The extramurally-funded projects listed here examine the mechanisms involved in self-regulation and how multidisciplinary factors, at multiple levels, interact to predict substance abuse and other risky behaviors that result from regulatory failure.
Early Truancy Prevention Project
PRINCIPAL Investigator: Philip Cook
Funding Source: Institute of Education Sciences (R305A1205261)
The Early Truancy Prevention Project (ETPP) is an innovative intervention project designed to prevent adolescent problem behaviors by improving student attendance in the early grades. In contrast to most truancy programs that rely heavily on social workers or truancy officers, the ETPP recognizes elementary teachers as important change agents in truancy prevention. There is substantial evidence that teacher-child relationships, teacher attitudes, home-school relations and student engagement are important predictors of student outcomes. Therefore, the ETPP targets these mediating mechanisms through three intervention components:
- universal teacher home visiting to promote positive home-school relations;
- early identification and assessment of “target” students at-risk for truancy;
- teacher-led individualized attendance interventions for target students.
Based on pilot data, a “typology” of proximal causes of elementary truancy has been developed by the research team to guide attendance assessment and individualized intervention efforts by teachers. Initial findings from this pilot study will support the expansion of early truancy prevention programs in the United States. The C-StARR provides expertise in measurement selection that promotes synergy with the PAC project (see below) and allows for the exploration of whether self-regulation skills moderate or mediate the effects of the intervention.
Vulnerability to Drug Abuse: Pathways to Recovery
PRINCIPAL Investigator: Jane Costello
Funding Source: National Institute on Drug Abuse (R01DA011301)
The Great Smoky Mountains Study (GSMS) is a prospective, longitudinal study of factors underlying the development of substance use disorders (SUD). The study has been ongoing since 1992, and has produced over 10,000 interviews of 1420 subjects. Three cohorts (49% girls), aged 9, 11, and 13 at intake in 1993, were originally selected from the population of some 20,000 children in 11 counties in western NC using a household equal probability approach.
The study includes 350 American Indian youth, oversampled because they are an understudied group known to be at high risk for psychiatric problems including SUD. Data collection includes substance use disorders, comorbid psychiatric disorders, risk and protective factors, and measures of self-regulation. In addition, finger-prick blood spot samples were obtained at each assessment and these samples have been used to assay sex steroids (testosterone, estrodial, and androstendione), HPA axis (cortisol and cortisol reactivity), immune (EBV antibodies) and inflammation markers (C-reactive protein). DNA has also been extracted from these dried blood samples for genome-wide genotyping (completed in 2010). A sub-study of 160 subjects used fMRI to examine self-regulation in a gambling context, comparing youth with persistent SUD to those with adolescent limited SUD and a control group with low levels of SUD throughout development.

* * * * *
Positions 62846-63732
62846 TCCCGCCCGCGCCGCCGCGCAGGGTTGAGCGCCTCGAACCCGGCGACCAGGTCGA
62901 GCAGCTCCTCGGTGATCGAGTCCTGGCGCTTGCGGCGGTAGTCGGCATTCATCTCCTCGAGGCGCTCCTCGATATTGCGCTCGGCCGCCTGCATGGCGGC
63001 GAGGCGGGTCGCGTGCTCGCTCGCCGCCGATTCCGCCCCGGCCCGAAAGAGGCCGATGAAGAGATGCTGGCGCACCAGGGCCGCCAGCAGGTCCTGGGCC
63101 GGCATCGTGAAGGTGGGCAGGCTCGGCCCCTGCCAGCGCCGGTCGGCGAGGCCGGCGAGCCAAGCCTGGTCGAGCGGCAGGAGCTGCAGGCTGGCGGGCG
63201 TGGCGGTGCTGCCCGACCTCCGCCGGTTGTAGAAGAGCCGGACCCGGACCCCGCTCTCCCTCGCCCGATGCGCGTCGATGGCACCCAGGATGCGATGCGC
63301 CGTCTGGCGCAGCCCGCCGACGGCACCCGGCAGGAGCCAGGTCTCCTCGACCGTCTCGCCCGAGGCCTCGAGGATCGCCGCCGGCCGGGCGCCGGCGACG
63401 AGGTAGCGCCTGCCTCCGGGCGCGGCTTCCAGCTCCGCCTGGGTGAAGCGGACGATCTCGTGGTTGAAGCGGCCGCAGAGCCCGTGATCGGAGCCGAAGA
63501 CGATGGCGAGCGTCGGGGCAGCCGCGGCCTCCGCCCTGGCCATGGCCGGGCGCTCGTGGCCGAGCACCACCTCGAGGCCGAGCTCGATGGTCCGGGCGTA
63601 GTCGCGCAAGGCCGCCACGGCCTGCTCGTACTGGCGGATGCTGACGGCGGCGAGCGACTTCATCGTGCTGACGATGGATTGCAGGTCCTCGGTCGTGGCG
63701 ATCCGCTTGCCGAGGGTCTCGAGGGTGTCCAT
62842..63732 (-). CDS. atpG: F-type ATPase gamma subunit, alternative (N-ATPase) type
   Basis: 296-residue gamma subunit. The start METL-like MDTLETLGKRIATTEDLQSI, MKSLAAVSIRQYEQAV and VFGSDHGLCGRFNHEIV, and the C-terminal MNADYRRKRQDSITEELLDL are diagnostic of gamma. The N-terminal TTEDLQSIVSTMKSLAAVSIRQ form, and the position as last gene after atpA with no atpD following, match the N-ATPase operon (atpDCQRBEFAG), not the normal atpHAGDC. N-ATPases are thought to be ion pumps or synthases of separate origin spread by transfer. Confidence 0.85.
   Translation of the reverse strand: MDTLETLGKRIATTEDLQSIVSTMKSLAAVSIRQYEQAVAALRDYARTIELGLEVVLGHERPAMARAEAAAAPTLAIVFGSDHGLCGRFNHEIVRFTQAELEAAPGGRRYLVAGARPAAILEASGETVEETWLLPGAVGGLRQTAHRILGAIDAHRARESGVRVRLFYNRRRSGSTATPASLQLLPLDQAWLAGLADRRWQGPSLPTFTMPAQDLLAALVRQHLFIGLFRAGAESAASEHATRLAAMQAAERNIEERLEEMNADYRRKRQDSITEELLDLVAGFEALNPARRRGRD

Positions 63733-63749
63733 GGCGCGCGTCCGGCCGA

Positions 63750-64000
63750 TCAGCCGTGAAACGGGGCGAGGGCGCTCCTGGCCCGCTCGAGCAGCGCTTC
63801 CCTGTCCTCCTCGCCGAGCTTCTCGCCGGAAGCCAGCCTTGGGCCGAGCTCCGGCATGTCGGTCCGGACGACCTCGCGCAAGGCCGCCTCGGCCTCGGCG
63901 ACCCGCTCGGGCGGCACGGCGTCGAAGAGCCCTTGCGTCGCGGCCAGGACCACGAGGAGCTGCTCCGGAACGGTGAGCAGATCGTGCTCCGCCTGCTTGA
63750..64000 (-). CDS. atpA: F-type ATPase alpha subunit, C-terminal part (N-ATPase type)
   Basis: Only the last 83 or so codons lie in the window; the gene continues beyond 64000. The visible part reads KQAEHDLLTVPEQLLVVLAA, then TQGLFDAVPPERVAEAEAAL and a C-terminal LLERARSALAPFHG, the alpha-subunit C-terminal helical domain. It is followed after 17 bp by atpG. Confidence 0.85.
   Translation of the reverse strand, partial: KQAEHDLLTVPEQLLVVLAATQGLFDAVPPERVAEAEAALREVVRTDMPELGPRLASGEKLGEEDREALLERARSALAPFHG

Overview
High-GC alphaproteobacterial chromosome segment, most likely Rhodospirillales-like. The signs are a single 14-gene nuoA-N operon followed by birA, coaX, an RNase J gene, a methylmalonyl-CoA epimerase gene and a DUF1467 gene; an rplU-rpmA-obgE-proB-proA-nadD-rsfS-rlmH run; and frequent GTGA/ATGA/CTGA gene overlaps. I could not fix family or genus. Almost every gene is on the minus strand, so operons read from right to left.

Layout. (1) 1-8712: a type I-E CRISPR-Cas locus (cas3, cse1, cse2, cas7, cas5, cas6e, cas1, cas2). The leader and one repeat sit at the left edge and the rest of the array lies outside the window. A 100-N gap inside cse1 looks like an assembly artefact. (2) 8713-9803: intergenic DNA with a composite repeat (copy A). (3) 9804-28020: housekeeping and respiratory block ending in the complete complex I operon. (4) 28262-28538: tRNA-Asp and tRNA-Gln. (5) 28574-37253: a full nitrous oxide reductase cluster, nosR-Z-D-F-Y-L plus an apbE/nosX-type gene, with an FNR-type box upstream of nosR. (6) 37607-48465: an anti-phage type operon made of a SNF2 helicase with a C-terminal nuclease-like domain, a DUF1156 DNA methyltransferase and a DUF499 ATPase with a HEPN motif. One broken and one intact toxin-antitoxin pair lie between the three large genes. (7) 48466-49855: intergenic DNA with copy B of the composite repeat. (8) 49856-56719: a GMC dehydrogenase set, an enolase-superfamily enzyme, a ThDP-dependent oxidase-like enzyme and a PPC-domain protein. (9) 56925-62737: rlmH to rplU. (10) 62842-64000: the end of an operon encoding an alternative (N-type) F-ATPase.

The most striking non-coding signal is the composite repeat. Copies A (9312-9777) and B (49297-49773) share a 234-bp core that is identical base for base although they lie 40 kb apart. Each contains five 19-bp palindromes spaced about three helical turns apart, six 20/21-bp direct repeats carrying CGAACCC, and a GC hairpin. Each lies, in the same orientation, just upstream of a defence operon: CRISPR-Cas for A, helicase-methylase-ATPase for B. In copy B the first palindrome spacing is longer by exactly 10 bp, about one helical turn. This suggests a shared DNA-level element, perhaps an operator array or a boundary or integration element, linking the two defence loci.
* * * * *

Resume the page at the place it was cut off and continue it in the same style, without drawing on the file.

The C-StARR supports integration of the computer-based self-regulatory measures from GSMS with those collected by De Bellis in N-CANDA, a longitudinal study involving adolescent imaging (see below).
National Consortium on Alcohol and NeuroDevelopment in Adolescence: Duke
Principal Investigator: Michael De Bellis
Funding Source: National Institute on Alcohol Abuse and Alcoholism (U01AA021682)
The National Consortium on Alcohol and Neurodevelopment in Adolescence (N-CANDA): Duke is one of five Research Components for the conduct of a multisite longitudinal study to address factors underlying the development of alcohol and substance use, misuse, and disorders (SUD) in adolescents. This study is being completed as part of a consortium of five universities, including the University of Pittsburgh, University of San Diego, SRI International (Menlo Park, CA) and Oregon Health and Science University. Fifty percent of the sample will be representative of the community while the other 50% will be high in risk factors for alcohol and substance disorders but have not yet been diagnosed with problem substance use behaviors. At each of the four yearly waves, subjects will receive detailed assessments that measure substance use, misuse, and disorders, comorbid psychiatric disorders, pubertal maturation, risk and protective factors, sleep measures, executive function, and measures of self-regulation. Subjects will also receive a detailed MRI brain scan that includes, anatomical MRI, resting state conductivity, diffusion tensor imaging and an fMRI Reward Modulated Anti-saccade Paradigm to measure decision making and reward systems.
The resources of the C-StARR enable collaboration between the GSMS and the N-CANDA: Duke studies to complete the first longitudinal study of DNA methylation markers associated with SUD trajectories.
Community Prevention of Child Maltreatment
Principal Investigator: Ken Dodge
Funding Source: National Institute of Child Health and Human Development (R01HD0699813)